input sought on refuge
houses to set sanctuary's agenda for next 15 years
Shanteé Woodards / The Detroit News
The U.S. Fish and Wildlife Service is seeking comments about
its planned Detroit River International Wildlife Refuge.
Two open houses this week will help federal
officials determine fish and wildlife priorities in the
refuge for the next 15 years. The plan will examine what
type of land would be suitable for the refuge, if there
should be an emphasis on protecting existing habitats or
restoring degraded ones and which recreational uses would
The refuge, located in Wayne and Monroe
counties, is the first international sanctuary in North
It will protect and restore habitat for
29 species of waterfowl, 65 kinds of fish and 300 species
oF migratory birds along the lower Detroit River in Michigan
The first open house was Wednesday at
Copeland Recreation Center in Wyandotte.
A second gathering is today at Monroe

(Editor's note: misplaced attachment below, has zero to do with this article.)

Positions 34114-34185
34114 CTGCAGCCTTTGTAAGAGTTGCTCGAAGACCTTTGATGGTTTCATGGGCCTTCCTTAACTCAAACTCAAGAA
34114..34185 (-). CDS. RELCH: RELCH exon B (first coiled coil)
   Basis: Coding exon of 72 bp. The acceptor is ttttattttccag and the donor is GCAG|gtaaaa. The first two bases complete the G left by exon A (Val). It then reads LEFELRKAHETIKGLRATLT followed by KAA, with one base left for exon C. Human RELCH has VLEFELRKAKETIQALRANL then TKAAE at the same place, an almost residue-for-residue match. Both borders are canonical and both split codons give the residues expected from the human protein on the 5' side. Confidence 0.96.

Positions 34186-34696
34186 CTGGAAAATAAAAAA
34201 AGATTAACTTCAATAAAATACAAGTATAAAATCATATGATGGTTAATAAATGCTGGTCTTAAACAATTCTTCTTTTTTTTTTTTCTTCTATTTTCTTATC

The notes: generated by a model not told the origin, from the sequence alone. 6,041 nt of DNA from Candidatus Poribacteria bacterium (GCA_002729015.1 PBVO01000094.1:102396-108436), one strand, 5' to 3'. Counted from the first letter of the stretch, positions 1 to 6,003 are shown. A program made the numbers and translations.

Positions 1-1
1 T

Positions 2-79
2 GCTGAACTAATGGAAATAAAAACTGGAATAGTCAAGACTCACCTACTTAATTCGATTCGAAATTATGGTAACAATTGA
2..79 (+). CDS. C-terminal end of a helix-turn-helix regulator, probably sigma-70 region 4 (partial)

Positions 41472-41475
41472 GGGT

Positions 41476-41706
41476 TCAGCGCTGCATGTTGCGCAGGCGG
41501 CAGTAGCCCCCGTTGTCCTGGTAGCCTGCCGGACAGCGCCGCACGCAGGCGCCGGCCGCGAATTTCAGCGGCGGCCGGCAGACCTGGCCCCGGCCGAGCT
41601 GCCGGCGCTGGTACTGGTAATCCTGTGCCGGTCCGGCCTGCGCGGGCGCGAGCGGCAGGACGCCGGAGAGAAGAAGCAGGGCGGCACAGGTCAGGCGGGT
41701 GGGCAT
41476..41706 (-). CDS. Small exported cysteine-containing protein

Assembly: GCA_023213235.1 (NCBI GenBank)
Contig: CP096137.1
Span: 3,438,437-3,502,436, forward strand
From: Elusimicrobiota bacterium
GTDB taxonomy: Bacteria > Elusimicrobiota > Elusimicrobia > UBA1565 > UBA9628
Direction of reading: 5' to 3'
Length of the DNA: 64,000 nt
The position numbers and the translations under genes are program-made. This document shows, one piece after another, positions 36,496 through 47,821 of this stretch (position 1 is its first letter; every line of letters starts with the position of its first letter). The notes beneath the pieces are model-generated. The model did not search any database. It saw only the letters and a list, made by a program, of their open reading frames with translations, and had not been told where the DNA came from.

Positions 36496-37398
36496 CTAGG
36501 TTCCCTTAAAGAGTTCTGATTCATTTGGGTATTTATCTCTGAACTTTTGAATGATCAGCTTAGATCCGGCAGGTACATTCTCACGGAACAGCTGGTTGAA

City Hall, 120 E. First St., from 4-8 p.m. Participants
will be placed in small groups to discuss hunting and fishing,
wildlife observation and education and habitat protection
Residents also can submit comments at
the service's planning Web site, http://midwest.fws.gov/planning/detroitrivertop.htm.
The Detroit River International Wildlife
Refuge Establishment Act was passed last year. The bill
defined 18 miles from Zug Island in Detroit to Sterling
State Park in Monroe to be protected. Officials estimate
that 95 percent of coastal wetlands along the Detroit River
have been lost to development.
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